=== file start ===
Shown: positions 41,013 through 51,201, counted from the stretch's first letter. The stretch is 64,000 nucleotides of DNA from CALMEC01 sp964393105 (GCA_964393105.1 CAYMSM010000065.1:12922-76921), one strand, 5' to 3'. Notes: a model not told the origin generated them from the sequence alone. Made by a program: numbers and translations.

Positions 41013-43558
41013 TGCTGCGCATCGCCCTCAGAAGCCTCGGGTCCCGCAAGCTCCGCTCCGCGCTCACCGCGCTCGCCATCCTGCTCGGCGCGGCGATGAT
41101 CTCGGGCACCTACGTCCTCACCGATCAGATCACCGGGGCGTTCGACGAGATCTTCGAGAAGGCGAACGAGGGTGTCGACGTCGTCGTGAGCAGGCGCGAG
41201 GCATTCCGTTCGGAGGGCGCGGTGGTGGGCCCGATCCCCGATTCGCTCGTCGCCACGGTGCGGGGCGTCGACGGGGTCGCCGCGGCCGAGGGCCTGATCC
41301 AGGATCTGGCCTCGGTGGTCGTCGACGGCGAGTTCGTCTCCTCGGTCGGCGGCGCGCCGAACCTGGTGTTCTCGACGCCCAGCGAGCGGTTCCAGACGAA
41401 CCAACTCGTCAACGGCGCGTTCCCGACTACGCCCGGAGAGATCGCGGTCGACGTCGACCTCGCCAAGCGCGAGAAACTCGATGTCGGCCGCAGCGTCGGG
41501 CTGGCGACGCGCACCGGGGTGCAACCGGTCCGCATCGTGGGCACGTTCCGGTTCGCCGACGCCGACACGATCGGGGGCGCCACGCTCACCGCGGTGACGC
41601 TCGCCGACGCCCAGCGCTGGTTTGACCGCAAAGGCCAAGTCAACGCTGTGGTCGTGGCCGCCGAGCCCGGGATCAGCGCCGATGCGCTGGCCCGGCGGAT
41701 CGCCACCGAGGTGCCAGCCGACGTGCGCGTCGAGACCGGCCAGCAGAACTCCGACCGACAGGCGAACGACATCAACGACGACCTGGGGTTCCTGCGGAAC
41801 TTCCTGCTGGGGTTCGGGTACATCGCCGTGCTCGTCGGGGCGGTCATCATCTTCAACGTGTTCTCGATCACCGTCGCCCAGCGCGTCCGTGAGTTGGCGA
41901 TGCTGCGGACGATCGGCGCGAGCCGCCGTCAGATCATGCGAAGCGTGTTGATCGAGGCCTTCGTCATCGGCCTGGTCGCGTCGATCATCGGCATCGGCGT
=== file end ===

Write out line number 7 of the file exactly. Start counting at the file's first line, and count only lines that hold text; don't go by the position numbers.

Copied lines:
41401 CCAACTCGTCAACGGCGCGTTCCCGACTACGCCCGGAGAGATCGCGGTCGACGTCGACCTCGCCAAGCGCGAGAAACTCGATGTCGGCCGCAGCGTCGGG